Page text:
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A "Focused Attack on Teachers’ Unions" in WV Education Bill?

Sissonville English teacher Katrina Minney is not an officer with a teachers' union, but she did take part in last year's walkout. (Dan Heyman)
Sissonville English teacher Katrina Minney is not an officer with a teachers' union, but she did take part in last year's walkout. (Dan Heyman)
January 30, 2019

CHARLESTON, W.Va. - What critics call a union-busting provision in a huge, fast-moving education bill in the West Virginia Legislature has many saying it's revenge for last year's successful teachers' strike.

One part of omnibus Senate Bill 451 would make West Virginia teachers' unions get permission each year to deduct dues from every member's pay. So-called "paycheck protection" provisions have been used against labor unions in other states, but at the Capitol, Sissonville High School English teacher Katrina Minney said she's well aware that she's paying dues - and can stop the deduction at any time.

"So, I feel that it's insulting to me," she said. "I don't have to renew my health insurance every year, as an example; you know these are things they automatically are deducted, and I know what those are for. Believe me, if anything ever showed up on my check stub I didn't know what it was for, I would question that."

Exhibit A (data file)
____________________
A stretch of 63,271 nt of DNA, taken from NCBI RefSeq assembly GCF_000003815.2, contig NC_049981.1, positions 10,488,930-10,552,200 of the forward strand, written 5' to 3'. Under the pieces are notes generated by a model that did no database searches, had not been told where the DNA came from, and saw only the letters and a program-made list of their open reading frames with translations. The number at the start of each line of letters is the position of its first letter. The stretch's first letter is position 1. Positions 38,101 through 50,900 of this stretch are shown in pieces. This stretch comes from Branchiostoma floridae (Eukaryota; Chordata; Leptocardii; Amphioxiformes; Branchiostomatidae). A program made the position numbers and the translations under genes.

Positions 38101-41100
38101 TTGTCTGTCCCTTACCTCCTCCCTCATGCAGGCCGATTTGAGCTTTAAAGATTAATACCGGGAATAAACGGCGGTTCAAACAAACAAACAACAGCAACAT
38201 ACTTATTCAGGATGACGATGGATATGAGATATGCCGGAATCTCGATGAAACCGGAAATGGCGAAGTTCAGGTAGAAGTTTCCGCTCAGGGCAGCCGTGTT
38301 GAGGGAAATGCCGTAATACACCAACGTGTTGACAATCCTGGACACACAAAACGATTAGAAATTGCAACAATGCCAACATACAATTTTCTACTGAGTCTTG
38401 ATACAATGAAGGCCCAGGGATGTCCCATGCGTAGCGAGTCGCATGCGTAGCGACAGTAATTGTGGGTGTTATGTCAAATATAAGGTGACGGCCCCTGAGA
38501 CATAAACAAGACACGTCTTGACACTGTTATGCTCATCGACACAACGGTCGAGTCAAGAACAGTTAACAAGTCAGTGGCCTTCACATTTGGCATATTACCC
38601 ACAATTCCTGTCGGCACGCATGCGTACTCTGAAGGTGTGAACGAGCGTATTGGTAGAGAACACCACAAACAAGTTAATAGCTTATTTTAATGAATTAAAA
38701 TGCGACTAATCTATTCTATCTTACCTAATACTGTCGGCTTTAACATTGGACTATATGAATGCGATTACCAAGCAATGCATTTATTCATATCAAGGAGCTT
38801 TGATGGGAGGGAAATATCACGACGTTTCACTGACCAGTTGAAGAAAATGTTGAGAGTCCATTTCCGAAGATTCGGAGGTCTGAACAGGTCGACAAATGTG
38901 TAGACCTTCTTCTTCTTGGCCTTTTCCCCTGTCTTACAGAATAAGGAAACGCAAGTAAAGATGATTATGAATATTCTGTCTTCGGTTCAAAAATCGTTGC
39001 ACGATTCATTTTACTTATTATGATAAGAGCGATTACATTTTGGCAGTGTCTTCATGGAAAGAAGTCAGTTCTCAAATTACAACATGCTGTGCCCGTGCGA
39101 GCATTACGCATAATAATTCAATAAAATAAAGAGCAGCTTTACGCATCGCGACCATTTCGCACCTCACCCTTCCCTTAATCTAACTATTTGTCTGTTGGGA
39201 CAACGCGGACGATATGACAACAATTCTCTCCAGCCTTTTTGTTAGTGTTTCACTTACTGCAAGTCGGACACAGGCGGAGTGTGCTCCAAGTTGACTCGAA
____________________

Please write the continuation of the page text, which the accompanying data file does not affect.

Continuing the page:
Senate President Mitch Carmichael said the 150-page bill is not an attack on the unions. The Jackson County Republican pointed to the pay raises in the package, and said it's needed to reform the state's under-performing public education system.

Gov. Jim Justice has said he objects to the paycheck provision and may veto the bill. However, Carmichael is pushing SB 451 through the Senate at near record speed for legislation of its size and complexity. The American Federation of Teachers in West Virginia opposes it, saying it would allow money to be taken from public schools for private schools, home schooling and newly permitted charter schools.

Bob Brown, a lobbyist for AFT, said the paycheck rule is designed to create a massive paperwork hassle for the unions and their 10,000 members.

"It's been the practice in West Virginia for well over 50 years that people can have not just union dues but money going to the credit union or money going to other charities taken out of their paycheck," he said. "This legislative proposal clearly is retaliation."

Carmichael's chances as a possible candidate for governor declined last year when the teachers' strike forced him and other Republican leaders to raise public employees' pay and put more money into their health insurance.

The text of SB 451 is online at wvlegislature.gov.

Dan Heyman, Public News Service - WV